Cartesian Coordinate System

We saw that a point P on a number line can be specified by a real number x called its coordinate. Similarly, by using a Cartesian coordinate system named in honor of the French philosopher and mathematician René Descartes (1596—1650), we can specify a point P in the plane with two real numbers, also called coordinates. \left( {x,y} \right)

A Cartesian coordinate system consists of two perpendicular number lines, called coordinate axes, which meet at a common origin O, as shown in the figure below. Ordinarily, one of the number lines, called the x axis, is horizontal, and the other, called the y axis, is vertical. Numerical coordinates increase to the right along the x axis, and upward along the y axis. We usually use the same scale (that is, the same unit distance) on the two axes, although in some of our figures, space considerations make it convenient to use different scales.

If P is a point in the plane, the coordinates of P are the coordinates x and y of the points where perpendiculars from P meet the two axes, as shown in the figures. The x coordinate is called the abscissa of P, and the y coordinate is called the ordinate of P. The coordinates of P are traditionally written as an ordered pair \left( {x,y} \right) enclosed in parentheses, with the abscissa first and the ordinate second.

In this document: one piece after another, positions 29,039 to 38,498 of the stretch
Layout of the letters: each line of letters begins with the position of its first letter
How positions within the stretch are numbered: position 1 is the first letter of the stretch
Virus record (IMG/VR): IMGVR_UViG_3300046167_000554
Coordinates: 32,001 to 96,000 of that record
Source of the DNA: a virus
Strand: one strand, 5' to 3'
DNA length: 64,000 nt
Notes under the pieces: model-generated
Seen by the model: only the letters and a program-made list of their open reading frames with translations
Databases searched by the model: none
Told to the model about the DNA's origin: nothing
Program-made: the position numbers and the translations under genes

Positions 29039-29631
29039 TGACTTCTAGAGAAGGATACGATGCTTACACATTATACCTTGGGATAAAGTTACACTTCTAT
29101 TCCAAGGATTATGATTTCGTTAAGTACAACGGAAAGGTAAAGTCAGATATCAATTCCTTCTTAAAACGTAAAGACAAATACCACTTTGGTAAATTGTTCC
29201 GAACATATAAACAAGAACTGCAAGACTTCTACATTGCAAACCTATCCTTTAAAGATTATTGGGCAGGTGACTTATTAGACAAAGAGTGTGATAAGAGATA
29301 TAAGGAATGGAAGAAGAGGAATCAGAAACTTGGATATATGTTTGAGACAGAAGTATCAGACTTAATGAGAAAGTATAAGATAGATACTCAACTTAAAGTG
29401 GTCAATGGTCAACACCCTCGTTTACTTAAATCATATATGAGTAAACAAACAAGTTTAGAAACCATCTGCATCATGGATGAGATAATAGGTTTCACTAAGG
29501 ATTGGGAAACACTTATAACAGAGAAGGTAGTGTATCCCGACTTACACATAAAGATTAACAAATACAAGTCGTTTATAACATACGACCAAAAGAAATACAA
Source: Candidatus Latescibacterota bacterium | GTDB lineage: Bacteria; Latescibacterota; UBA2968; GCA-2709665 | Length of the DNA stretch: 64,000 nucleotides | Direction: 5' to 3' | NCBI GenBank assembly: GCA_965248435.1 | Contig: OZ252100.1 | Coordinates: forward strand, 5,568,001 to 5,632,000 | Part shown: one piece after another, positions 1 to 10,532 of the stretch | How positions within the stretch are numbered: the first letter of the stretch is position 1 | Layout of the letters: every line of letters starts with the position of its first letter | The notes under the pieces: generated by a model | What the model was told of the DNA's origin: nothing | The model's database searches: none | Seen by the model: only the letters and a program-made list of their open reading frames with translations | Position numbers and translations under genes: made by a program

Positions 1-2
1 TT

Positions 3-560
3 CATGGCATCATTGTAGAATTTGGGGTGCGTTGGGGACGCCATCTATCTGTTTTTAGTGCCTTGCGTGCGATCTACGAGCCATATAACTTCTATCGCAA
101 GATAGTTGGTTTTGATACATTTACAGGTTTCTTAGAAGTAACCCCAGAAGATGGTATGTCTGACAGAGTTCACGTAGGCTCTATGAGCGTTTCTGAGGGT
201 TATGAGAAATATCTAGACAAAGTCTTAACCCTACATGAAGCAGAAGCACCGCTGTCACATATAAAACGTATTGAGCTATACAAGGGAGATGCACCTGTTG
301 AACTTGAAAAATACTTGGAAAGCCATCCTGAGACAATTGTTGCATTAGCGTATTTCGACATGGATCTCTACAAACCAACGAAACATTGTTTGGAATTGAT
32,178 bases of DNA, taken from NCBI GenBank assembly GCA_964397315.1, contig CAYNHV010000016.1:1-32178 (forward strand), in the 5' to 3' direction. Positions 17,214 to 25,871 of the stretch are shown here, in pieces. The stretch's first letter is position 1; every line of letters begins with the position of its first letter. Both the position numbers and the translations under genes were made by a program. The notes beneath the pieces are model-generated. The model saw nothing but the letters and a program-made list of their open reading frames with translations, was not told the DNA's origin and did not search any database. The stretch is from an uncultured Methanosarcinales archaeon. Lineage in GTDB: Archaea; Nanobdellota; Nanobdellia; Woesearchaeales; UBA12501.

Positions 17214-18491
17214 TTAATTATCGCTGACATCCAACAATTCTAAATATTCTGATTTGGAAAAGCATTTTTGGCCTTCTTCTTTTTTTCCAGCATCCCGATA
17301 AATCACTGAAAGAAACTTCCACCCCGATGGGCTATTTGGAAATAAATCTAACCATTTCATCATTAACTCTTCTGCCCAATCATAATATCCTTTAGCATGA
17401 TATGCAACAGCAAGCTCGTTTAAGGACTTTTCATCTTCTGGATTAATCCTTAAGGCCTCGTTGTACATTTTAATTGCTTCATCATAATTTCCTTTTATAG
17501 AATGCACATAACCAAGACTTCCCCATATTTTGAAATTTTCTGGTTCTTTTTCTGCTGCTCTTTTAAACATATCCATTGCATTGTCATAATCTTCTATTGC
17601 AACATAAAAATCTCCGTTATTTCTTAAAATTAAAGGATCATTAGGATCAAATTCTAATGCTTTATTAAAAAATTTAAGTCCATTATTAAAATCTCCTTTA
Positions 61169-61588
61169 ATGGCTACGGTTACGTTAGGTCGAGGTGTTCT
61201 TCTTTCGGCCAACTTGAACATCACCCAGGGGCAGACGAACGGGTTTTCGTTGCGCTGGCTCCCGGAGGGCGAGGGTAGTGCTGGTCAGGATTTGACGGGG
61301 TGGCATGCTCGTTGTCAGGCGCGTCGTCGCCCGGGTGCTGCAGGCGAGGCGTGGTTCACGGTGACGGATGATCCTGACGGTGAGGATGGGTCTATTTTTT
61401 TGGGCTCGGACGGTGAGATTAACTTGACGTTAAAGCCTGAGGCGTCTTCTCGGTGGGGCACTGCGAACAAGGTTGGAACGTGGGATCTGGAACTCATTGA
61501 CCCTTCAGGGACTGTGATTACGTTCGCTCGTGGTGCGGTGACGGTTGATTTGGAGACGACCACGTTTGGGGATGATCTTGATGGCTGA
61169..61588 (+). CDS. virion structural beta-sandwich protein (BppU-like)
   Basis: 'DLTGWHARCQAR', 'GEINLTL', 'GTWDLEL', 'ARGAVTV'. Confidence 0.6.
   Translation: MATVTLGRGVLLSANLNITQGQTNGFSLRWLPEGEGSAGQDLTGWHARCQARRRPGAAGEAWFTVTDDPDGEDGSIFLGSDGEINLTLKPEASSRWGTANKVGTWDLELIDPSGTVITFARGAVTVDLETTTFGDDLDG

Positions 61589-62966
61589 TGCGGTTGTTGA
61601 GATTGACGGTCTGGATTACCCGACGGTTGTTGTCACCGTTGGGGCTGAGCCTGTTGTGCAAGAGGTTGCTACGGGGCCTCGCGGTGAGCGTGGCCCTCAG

To plot the point P with coordinates \left( {x,y} \right) means to draw Cartesian coordinate
axes and to place a dot representing P at the point with abscissa x and ordinate y. You can think of the ordered pair \left( {x,y} \right) as the numerical “address” of  P. The correspondence between P and \left( {x,y} \right) seems so natural that in practice we identify the point P by its “address” \left( {x,y} \right) by writing P = \left( {x,y} \right). With this identification in mind, we call an ordered pair of real numbers \left( {x,y} \right) a point, and we refer to the set of all such ordered pairs as the Cartesian plane or the xy plane.


The x and y axes divide the plane into four regions called quadrants I, II, III and IV as shown in the figures above. Quadrant I consists of all points \left( {x,y} \right) for which both x and y are positive, quadrant II consists of all points \left( {x,y} \right) for which x is negative and y is positive, and so forth. Notice that a point on a coordinate axis belongs to no quadrant.